Tunisia: Acquit journalist and protect journalists’ sources

Tunisia: Acquit journalist and protect journalists’ sources - Media

Journalist Khalifa Guesmi. The caption reads: 'Protecting sources is a journalistic right'. Photo credit: SNJT

ARTICLE 19 condemns the Court of Appeal’s decision to sentence journalist Khalifa Guesmi to five years in prison for legitimately carrying out his professional duties. We also condemn the recent damaging pattern emerging regarding the judicial treatment of freedom of expression cases, which gives priority to repressive laws such as the anti-terrorism law, Tunisia’s Penal Code and Decree-Law 54 on cybercrimes over laws that are tailored to and more protective of press freedom.

On 16 May 2023, the Court of Appeal of the 27th Criminal Chamber, which specialises in terrorism cases, confirmed the sentence handed down in the first instance against journalist Khalifa Guesmi and increased the sentence from one year to five years in jail. He is accused of ‘deliberately participating in the disclosure of information relating to interception operations and the data collected about them’ in accordance with Article 34 of the Anti-Terrorism Law. The court also sentenced the security officer who provided the information to the journalist to 10 years’ imprisonment instead of the original three-year sentence he was given[mfn]Maghreb, «  Avocat de Khalifa El Guesmi : “10 ans de prison contre le policier accusé dans l’affaire de mon client” ». Lien : https://tinyurl.com/mrxwmvz3 [/mfn]. Terrorism charges were brought against the security official, who was identified as the main perpetrator of the crime, under Article 62 of the Anti-Terrorism and Money Laundering law. Guesmi, who was identified as an accomplice, was charged under Article 34 of the same law. 

This decision may affect the ability of public officials and whistleblowers to disclose information in their area of competence and expose them to fears of prosecution, particularly for disclosing information related to the fight against terrorism and money laundering.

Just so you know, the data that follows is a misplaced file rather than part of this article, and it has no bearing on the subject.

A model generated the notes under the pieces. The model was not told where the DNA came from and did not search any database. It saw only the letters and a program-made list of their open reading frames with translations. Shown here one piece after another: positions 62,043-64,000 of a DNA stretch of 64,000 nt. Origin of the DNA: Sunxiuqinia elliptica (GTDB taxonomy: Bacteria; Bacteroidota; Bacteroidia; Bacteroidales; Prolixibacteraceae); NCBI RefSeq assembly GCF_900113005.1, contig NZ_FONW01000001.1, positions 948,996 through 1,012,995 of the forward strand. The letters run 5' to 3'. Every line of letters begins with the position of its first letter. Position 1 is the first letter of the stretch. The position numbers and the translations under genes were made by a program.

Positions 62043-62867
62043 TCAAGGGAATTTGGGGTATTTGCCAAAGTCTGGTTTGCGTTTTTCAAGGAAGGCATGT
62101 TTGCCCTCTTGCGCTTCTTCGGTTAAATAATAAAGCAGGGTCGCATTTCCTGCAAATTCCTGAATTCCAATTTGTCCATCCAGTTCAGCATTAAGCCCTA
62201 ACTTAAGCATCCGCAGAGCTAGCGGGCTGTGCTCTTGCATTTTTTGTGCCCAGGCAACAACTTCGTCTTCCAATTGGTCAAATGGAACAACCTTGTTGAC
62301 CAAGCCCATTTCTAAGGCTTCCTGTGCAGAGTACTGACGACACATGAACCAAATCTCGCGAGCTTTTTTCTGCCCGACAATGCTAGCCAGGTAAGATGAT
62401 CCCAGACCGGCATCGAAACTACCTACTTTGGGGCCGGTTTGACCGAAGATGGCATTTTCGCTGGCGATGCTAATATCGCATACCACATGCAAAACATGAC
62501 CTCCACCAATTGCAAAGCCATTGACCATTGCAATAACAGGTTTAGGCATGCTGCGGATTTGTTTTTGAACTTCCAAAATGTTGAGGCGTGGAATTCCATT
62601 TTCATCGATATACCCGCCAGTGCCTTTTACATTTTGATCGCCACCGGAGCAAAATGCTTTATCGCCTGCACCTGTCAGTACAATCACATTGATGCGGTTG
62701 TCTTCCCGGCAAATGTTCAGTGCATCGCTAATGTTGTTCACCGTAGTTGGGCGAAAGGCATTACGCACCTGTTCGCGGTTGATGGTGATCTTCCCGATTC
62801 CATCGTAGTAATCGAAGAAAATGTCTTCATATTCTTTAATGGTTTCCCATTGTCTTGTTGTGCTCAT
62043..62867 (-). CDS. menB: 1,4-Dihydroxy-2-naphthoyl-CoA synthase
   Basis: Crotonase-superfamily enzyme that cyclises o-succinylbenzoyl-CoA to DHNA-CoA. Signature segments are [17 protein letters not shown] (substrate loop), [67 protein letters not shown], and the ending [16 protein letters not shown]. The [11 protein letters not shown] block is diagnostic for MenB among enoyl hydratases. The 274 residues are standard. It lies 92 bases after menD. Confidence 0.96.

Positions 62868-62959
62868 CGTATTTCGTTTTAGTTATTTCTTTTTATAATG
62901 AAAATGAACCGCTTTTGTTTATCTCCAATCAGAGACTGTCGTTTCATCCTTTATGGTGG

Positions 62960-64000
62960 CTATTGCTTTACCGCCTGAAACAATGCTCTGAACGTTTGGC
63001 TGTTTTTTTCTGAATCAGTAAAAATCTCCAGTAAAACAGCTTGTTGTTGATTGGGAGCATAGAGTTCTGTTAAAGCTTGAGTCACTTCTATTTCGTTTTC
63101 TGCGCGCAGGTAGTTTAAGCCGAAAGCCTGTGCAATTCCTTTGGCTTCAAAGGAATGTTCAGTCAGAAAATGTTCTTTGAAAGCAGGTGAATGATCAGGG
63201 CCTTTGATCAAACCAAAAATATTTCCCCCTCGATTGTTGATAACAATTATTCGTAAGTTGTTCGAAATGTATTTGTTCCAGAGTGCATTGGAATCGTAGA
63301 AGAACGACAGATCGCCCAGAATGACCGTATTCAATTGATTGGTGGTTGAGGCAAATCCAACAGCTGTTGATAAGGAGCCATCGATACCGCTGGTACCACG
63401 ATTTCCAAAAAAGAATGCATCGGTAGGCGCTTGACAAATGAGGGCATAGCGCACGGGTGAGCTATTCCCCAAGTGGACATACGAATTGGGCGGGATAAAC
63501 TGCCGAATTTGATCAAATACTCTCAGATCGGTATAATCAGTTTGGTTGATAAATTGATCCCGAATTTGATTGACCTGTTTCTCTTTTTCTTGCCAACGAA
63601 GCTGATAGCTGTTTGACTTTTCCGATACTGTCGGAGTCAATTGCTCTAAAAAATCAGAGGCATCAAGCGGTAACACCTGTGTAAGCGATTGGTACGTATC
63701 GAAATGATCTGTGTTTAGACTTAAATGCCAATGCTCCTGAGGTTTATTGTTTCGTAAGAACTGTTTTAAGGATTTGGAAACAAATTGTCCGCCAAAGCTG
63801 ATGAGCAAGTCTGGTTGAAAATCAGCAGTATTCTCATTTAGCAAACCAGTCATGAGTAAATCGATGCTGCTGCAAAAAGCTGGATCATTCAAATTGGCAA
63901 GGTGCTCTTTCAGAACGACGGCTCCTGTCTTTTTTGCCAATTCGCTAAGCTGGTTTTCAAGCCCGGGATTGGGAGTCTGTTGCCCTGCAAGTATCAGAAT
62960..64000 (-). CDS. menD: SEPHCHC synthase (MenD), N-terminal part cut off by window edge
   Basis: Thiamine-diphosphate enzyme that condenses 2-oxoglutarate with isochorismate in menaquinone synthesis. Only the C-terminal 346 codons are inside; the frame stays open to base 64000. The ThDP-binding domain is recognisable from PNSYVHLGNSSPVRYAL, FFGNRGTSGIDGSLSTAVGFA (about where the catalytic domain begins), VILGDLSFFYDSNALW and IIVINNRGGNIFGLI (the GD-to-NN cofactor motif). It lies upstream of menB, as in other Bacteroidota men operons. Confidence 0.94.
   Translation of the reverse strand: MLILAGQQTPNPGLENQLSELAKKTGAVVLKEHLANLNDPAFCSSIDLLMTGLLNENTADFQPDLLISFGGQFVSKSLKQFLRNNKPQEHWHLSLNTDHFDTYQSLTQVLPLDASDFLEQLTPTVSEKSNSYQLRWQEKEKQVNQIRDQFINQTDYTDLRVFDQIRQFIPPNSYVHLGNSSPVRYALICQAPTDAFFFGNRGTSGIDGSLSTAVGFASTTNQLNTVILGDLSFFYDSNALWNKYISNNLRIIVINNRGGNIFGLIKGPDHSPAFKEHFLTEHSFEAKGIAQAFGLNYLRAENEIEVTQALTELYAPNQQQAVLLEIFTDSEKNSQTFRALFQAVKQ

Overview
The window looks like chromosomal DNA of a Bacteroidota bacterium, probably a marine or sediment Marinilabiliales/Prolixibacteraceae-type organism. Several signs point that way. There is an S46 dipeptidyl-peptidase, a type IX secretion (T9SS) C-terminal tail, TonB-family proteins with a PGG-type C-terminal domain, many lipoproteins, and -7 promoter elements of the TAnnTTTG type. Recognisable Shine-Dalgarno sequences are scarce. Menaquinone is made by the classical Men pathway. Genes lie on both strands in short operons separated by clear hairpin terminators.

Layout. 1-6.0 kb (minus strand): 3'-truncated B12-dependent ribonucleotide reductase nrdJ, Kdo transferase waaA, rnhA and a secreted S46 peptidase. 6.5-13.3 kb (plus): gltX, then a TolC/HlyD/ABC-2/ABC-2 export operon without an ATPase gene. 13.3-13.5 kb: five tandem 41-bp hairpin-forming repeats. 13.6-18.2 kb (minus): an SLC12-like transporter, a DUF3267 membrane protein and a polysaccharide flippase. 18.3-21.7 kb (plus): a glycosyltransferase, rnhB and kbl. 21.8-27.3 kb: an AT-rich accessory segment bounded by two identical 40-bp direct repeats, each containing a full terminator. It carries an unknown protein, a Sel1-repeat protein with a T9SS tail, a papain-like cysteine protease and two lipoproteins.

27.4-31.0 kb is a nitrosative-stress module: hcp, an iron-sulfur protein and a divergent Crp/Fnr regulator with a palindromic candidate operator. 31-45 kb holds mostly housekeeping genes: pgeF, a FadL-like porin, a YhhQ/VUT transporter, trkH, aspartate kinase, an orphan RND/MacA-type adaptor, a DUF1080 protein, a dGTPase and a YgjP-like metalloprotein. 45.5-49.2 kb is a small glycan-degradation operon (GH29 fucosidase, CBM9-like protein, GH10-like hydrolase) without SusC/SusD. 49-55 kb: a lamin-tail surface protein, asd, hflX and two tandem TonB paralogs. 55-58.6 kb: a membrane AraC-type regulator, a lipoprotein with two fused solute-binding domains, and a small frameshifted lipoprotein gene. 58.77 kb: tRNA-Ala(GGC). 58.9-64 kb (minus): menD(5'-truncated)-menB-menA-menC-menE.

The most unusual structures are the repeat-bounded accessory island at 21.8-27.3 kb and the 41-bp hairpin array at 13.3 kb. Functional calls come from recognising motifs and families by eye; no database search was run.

The initial case 

The Court of First Instance in Tunis 1 – which specialises in terrorism cases – had issued a decision on 29 November 2022, sentencing journalist Khalifa Guesmi to one year in prison for publishing a report on the dismantling of a terrorist cell and for refusing to reveal the sources of information[mfn] ARTICLE 19, “Tunisia: Escalating threats to media freedom as journalists are prosecuted”, disponible sur: https://www.article19.org/resources/tunisia-escalating-threats-to-media-freedom-journalists-prosecuted/ [/mfn] in the report. 

The decision is in violation of Article 11 of Decree-Law No. 115 of 2011 on Freedom of the Press, Printing and Publishing, which requires judicial permission to order for sources to be revealed, and states that the goal of the disclosure of such information is to avoid crimes that pose a serious threat to the physical integrity of others. It also states that this demand can only be made if the piece of information cannot be obtained by any other means apart from via a court order.

We note further with concern that Decree-Law No. 115 of 2011 is more protective of freedom of expression, applies specifically to activities by journalists and the press and should have been applied to this case instead of the Anti-Terrorism Law. 

Guesmi, who had already served a prison sentence before being released, confirmed in a post on his Facebook page that he remains on bail until the Court of Cassation rules on his appeal. 

ARTICLE 19 recalls that the protection of journalistic sources is one of the fundamental pillars of press freedom. This protection encompasses not only the persons providing information to journalists, but also all documents, correspondence and communications that may be used by journalists. 

ARTICLE 19 calls on the Court of Cassation to annul the judgement of the Court of Appeal and to lift the charges against the journalist Khalifa Guesmi. The Court of Cassation should assume its role in protecting the right to freedom of expression in accordance with Tunisia’s obligations under international human rights law. 

Also read:

Tunisia: Stop prosecuting journalists and internet users